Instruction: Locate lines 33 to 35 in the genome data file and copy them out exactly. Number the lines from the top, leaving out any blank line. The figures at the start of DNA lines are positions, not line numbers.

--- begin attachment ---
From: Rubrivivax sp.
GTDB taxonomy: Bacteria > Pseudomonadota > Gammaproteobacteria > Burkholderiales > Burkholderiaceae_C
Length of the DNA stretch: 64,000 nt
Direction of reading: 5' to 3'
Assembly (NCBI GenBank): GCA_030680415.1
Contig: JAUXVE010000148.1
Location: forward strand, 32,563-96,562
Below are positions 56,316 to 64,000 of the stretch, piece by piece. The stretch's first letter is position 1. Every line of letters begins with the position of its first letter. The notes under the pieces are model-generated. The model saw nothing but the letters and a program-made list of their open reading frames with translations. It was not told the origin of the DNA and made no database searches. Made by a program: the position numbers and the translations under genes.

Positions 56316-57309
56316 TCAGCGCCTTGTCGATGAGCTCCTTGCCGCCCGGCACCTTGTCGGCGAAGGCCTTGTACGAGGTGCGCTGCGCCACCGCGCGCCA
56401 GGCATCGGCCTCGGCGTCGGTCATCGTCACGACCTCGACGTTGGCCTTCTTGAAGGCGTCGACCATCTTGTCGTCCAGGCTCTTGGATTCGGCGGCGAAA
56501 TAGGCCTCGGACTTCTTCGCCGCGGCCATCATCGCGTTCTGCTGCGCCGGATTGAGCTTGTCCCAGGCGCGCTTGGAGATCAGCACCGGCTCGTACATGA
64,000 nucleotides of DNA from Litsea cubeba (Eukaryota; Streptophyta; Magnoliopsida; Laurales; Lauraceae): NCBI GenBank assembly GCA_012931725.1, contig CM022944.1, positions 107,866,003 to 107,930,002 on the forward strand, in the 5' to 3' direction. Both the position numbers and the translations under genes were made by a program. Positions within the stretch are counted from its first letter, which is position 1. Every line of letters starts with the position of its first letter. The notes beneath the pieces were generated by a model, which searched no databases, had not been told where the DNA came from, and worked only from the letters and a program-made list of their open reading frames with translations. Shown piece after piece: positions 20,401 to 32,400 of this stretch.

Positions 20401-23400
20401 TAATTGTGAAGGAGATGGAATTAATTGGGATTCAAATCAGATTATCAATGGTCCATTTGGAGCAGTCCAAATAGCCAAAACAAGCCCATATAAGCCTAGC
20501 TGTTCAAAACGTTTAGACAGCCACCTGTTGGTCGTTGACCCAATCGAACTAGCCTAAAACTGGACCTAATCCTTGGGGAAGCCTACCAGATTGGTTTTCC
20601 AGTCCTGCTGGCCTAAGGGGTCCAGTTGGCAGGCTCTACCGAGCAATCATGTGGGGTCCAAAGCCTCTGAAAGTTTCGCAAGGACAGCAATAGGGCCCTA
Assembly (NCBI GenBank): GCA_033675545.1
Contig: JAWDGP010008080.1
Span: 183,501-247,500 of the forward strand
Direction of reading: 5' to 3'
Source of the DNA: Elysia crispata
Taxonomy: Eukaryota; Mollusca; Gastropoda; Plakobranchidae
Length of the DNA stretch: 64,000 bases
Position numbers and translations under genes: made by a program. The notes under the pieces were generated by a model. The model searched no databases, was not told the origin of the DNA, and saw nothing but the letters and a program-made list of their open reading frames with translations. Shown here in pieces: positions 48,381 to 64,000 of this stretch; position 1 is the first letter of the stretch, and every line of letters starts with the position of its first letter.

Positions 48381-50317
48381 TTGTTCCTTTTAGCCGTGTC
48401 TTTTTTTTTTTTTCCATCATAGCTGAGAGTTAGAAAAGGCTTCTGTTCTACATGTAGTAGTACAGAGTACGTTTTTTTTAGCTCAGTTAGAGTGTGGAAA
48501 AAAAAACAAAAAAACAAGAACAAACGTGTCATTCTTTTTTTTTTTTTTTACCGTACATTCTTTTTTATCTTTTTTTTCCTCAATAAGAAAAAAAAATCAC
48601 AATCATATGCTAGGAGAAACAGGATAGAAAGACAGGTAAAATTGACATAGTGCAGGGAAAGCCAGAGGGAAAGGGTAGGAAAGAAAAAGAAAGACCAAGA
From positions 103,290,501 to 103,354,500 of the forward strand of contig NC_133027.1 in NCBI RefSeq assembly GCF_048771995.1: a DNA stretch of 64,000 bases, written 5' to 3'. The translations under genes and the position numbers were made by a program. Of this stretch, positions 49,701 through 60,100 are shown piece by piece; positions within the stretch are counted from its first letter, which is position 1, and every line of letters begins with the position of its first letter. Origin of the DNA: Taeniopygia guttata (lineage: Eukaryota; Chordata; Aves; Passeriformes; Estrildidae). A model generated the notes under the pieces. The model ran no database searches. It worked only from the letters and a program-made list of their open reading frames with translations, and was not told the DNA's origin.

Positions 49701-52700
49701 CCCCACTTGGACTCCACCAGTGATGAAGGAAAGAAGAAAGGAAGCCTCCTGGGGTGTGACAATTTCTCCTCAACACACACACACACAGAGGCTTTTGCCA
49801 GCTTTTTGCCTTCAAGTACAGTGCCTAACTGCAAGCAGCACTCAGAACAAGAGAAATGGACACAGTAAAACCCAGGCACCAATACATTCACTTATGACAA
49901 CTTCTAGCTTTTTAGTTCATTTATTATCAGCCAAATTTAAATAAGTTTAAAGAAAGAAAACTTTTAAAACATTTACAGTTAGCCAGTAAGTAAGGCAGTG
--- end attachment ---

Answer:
49701 CCCCACTTGGACTCCACCAGTGATGAAGGAAAGAAGAAAGGAAGCCTCCTGGGGTGTGACAATTTCTCCTCAACACACACACACACAGAGGCTTTTGCCA
49801 GCTTTTTGCCTTCAAGTACAGTGCCTAACTGCAAGCAGCACTCAGAACAAGAGAAATGGACACAGTAAAACCCAGGCACCAATACATTCACTTATGACAA
49901 CTTCTAGCTTTTTAGTTCATTTATTATCAGCCAAATTTAAATAAGTTTAAAGAAAGAAAACTTTTAAAACATTTACAGTTAGCCAGTAAGTAAGGCAGTG